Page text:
I scan the gossip rags in the supermarket aisle, tear up at tender moments, choke up in emotional dramas (such as Hallmark commercials), read chick lit and women's lit, and leave most of the yardwork and tech stuff to my husband.

I am not a big sports fan (excluding hockey, but I don't follow it and store stats in my head like my husband does, and, according to my husband, worst of all, I've been known to applaud a brilliant play even if done by the opposing team).

In short, in many respects, I am a shining model of the female stereotype.

This has been bothering me for a while, and I've been remiss in figuring out why, …

Bygones & Apologies in advance because there will be name dropping (and photos) (the BlogHer '08 recap post, part 1 of ?)

Okay so here is the ultimate irony: Me, aka Wordy Van Wordster, could not use my words due to having no voice. I went to BlogHer '08 with a bad case of the croup. In grownups this is called laryngitis and meant I was often so hoarse I had to use hand signals and sign language. Here are some important and good lessons from that:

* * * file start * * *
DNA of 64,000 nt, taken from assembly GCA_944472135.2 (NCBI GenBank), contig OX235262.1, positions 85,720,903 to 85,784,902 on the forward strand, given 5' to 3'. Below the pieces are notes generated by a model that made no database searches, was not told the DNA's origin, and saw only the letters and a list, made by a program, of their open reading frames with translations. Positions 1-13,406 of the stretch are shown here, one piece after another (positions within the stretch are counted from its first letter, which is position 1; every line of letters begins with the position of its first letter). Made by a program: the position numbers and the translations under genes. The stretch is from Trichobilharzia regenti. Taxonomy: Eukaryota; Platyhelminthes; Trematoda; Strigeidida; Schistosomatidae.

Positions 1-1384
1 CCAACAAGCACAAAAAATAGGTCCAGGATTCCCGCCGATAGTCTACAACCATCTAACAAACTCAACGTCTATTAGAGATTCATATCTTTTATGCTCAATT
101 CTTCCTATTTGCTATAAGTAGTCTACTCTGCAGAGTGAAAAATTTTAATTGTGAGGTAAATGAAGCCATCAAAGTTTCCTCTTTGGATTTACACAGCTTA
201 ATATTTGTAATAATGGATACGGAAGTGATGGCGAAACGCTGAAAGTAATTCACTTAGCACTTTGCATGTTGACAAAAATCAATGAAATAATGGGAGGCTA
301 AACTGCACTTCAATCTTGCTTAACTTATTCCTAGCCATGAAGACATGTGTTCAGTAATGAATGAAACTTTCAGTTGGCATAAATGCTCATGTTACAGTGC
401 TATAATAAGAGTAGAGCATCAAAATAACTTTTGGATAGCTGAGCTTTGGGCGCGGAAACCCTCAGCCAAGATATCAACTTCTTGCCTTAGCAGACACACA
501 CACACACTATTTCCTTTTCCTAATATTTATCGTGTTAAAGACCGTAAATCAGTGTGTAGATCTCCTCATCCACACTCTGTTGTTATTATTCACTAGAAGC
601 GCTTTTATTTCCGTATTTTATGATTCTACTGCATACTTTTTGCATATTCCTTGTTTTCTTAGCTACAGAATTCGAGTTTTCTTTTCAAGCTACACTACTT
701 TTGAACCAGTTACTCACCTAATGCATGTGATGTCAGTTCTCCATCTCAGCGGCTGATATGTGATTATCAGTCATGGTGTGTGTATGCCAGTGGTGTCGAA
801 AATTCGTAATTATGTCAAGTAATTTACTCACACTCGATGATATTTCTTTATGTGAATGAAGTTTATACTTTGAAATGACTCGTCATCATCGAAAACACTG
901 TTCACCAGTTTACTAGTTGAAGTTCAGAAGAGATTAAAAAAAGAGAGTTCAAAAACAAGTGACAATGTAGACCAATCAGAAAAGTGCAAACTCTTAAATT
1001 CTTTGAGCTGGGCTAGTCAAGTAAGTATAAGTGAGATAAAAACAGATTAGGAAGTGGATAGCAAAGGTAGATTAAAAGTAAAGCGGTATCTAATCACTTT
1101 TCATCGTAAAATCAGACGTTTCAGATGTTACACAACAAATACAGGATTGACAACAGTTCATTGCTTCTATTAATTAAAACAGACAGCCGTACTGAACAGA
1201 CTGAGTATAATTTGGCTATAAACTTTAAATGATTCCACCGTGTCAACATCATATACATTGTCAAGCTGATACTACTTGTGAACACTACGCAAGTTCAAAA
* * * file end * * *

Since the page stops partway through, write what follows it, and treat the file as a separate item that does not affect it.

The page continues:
a. Women are awesome at interpreting and reading minds. If you have to go without a voice, do so in a group of women. They will know exactly what you mean, and if not?

b. They will have pen and paper in their purse so you can write.

c. Also, women are fabulous at covering for you and keeping up a good conversation so that even if your sole contribution is impassioned nodding, you still feel like it was the best chat ever.

d. All waiters in San Francisco can read lips.


I had a ridiculously good time at BlogHer '08.

Rumors of (silent) girlie squealing and excited hugging were not at all exaggerated.